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Abstract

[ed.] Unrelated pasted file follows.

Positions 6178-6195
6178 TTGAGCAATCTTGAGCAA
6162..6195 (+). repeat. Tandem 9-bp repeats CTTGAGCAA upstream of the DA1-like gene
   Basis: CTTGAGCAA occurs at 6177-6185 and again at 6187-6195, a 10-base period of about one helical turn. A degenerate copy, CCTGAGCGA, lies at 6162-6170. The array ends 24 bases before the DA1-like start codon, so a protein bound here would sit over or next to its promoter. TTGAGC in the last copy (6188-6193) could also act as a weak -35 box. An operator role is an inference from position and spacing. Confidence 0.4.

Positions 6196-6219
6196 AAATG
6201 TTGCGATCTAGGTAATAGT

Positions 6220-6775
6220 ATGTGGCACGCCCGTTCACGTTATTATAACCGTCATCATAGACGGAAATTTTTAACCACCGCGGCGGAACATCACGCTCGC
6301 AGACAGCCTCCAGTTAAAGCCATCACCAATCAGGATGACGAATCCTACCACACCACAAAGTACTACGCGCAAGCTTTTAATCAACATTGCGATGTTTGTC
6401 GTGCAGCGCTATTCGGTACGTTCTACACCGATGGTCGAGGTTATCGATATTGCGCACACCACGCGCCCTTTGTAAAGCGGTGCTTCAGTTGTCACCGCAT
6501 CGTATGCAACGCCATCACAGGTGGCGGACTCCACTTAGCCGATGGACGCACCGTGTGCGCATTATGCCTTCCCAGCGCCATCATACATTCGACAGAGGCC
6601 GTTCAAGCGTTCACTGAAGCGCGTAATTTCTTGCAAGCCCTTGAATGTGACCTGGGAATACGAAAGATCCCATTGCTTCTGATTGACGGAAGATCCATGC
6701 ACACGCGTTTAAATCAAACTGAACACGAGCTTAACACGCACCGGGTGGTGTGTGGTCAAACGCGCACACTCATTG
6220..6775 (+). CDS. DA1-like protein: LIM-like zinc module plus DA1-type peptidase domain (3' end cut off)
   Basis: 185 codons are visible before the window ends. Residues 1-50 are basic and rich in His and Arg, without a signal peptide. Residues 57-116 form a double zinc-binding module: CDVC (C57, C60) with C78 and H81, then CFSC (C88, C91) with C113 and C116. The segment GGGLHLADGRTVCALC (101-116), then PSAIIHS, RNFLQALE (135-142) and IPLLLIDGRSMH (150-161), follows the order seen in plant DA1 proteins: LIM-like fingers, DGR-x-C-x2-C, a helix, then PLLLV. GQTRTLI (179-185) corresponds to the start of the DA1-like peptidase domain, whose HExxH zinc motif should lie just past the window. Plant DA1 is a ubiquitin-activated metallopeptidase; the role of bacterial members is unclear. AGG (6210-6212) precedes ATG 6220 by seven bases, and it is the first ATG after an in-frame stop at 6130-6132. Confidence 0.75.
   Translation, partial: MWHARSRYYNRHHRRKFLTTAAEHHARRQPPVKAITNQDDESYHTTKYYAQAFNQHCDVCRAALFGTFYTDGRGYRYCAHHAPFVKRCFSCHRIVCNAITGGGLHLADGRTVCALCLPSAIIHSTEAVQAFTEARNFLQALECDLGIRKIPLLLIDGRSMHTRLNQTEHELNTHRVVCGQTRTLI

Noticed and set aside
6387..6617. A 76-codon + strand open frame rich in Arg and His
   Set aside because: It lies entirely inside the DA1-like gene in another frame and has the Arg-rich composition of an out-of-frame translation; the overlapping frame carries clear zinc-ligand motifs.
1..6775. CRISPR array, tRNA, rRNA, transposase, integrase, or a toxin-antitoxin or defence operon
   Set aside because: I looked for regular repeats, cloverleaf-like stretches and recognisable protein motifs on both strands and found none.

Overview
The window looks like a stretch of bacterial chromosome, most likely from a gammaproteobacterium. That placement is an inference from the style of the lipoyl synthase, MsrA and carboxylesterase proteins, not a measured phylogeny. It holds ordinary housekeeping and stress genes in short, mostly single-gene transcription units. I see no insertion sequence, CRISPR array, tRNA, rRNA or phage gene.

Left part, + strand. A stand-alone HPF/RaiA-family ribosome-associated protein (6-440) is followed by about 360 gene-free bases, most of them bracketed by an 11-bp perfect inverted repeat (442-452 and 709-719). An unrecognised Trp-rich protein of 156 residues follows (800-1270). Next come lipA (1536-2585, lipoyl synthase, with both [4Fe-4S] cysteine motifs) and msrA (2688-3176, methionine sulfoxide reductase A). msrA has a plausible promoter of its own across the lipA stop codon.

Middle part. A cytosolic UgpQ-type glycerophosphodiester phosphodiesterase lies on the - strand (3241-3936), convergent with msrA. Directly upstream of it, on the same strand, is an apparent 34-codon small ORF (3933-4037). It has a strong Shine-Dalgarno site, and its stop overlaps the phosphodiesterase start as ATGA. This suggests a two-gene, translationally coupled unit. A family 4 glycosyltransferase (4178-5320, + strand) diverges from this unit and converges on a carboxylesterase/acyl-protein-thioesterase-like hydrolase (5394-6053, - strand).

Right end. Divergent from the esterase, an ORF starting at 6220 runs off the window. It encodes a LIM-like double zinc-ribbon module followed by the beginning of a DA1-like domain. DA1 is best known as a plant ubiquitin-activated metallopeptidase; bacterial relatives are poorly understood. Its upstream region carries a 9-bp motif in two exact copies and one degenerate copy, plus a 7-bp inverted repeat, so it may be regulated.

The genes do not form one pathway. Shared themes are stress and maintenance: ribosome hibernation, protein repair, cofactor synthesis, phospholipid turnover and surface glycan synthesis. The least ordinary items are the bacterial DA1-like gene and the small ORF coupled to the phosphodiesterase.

A correlation analysis of a heterogeneous sample of religiously active individuals provided two main findings. Firstly, persons determined to be more psychologically mature were found to be happier. This finding held for both a Maslovian measure of motivational maturation and for a measure of religious maturity developed by Allport. Secondly, the meaning of happiness, or at least the meaning of our measure of well-being which we used to index this trait, appeared to change as individuals became more mature. For mature individuals moderator analyses indicated that apparently greater discrimination was made between simple well-being and the basic acceptance of oneself. The personological tradition offers theoretically meaningful accounts of both this form of intrapsychic specificity as well as of the simpler more nomothetic relations of maturation and happiness.